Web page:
Southern Black Eyed Peas

black eyed peas with ham hock

In the south it’s tradition to serve black eyed peas for New Year’s dinner along with greens and cornbread. It’s said the peas bring good luck. Some cooks add a silver dollar to the pot after cooking. The diner who gets the coin in their serving gets an extra measure of good luck. The greens represent money. Now I can tell you by experience this is a big hairy fib. But, oh my, they are so delicious served with crispy corn bread and some sweet onion.

In the south black-eyed peas, crowder peas and field peas are warm-weather annuals that you can harvest is 60 to 90 days. If you have them in your garden, you can use them in this recipe; if not the grocer offers dried peas.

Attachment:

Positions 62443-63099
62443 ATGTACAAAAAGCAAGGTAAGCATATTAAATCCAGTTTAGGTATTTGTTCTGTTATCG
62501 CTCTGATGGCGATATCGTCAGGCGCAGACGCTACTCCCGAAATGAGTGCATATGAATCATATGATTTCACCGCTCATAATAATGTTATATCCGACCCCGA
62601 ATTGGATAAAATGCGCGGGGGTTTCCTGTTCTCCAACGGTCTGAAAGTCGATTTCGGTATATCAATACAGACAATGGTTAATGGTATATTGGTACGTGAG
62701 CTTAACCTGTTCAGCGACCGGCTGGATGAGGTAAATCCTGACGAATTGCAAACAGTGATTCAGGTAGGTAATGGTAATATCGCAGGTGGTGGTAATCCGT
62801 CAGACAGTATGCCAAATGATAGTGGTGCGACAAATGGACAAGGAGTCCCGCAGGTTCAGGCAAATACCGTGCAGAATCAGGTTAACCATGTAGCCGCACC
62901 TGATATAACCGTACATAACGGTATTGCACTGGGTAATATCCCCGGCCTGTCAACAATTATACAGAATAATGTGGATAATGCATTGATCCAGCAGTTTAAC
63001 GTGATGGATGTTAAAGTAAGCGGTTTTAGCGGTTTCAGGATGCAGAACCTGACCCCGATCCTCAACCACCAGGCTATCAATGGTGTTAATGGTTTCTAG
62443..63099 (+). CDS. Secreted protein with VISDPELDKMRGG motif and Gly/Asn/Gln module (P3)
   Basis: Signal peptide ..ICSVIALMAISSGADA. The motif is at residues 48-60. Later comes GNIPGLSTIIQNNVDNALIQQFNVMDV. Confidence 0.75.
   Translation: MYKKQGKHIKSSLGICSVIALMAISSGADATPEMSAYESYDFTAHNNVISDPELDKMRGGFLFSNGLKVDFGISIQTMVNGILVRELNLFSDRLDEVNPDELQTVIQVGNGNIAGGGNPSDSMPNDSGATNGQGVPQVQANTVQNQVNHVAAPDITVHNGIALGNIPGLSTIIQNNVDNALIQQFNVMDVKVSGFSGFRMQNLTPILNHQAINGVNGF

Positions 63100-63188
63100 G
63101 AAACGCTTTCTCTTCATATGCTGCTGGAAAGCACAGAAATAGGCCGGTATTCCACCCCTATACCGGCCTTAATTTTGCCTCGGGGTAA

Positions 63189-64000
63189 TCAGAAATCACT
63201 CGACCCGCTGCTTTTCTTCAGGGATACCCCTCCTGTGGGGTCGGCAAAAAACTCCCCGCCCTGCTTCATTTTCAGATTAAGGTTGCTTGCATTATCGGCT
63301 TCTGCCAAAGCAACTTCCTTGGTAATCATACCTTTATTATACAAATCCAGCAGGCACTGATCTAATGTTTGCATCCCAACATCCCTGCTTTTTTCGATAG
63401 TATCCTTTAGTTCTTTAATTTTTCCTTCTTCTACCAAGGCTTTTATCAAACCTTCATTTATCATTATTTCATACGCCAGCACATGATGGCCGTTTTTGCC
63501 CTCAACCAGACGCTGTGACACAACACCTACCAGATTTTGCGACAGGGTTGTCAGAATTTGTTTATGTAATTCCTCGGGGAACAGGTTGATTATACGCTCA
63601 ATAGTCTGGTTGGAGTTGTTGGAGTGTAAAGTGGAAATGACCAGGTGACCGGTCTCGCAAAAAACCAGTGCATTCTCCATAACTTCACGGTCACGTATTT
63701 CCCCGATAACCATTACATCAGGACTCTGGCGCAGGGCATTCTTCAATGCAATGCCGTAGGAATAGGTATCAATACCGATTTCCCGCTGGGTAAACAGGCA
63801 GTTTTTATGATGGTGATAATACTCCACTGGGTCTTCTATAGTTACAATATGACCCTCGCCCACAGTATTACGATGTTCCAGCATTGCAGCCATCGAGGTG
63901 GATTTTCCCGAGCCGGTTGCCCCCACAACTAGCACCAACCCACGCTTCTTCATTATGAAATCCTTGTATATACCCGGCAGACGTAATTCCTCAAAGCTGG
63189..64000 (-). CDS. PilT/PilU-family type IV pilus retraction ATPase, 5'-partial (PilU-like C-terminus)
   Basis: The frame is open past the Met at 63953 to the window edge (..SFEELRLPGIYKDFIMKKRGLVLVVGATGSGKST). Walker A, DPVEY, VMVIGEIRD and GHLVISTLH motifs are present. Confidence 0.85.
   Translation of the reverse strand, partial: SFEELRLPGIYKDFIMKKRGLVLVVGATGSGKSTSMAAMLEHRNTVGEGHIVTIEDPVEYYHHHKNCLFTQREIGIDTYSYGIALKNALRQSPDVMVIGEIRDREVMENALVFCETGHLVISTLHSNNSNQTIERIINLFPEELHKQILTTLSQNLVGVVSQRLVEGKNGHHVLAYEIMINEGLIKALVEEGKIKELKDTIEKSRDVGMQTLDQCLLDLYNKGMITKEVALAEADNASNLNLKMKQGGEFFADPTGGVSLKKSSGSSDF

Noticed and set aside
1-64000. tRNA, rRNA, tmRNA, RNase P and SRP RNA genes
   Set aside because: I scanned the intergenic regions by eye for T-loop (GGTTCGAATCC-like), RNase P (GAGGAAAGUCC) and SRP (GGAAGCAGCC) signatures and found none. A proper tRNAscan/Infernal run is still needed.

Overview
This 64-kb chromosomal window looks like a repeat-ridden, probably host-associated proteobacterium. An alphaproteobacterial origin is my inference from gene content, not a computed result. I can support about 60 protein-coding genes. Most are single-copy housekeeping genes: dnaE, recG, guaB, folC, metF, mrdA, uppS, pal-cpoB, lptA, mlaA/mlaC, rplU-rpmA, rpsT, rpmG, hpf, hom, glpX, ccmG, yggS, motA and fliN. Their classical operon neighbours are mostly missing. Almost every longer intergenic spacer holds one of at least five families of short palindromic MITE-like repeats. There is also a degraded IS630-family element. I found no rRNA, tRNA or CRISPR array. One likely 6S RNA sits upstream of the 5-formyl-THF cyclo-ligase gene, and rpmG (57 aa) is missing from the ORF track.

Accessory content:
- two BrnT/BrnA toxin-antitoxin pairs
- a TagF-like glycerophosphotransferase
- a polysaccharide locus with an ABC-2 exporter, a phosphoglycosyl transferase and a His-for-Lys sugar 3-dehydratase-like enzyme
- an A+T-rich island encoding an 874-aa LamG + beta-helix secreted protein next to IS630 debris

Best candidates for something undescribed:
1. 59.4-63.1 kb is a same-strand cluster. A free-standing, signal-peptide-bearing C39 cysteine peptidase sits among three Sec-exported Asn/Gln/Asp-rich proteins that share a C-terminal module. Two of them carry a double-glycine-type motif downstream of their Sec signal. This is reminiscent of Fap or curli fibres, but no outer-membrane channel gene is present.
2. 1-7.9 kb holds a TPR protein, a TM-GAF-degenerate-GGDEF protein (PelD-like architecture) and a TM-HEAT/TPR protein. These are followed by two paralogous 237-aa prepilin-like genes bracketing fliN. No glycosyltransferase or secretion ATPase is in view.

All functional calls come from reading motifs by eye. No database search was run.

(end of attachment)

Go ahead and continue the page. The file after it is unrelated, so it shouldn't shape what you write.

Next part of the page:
1 ham hock – procure from a butcher, I find the ones in the grocery to be scrawny
1 (16-ounce) package dried black-eyed peas, washed
salt & freshly ground black pepper to taste


I use our crock pot to soak and cook my peas. Add water at least 2 inches over peas and soak overnight. The next morning drain and wash the peas again. Return to the crock pot and add water to cover along with the ham hock. Cook on low for 5 to 6 hours. Add salt and pepper to taste after the peas are soft.

Black eyed peas make a good cold salad as well as served piping hot. Don’t wait until New Year’s day to make this recipe, enjoy it today.

½ cup of dry beans counts as 1 ounce in the Protein Foods Group or as ½ cup in the Vegetable Group. For a 2,000-calorie diet, the daily recommendation is about 5 ½ ounces.
• ½ cup of black-eyed peas are low in fat, cholesterol-free and provide more than 20% of the daily recommended amount of fiber. (


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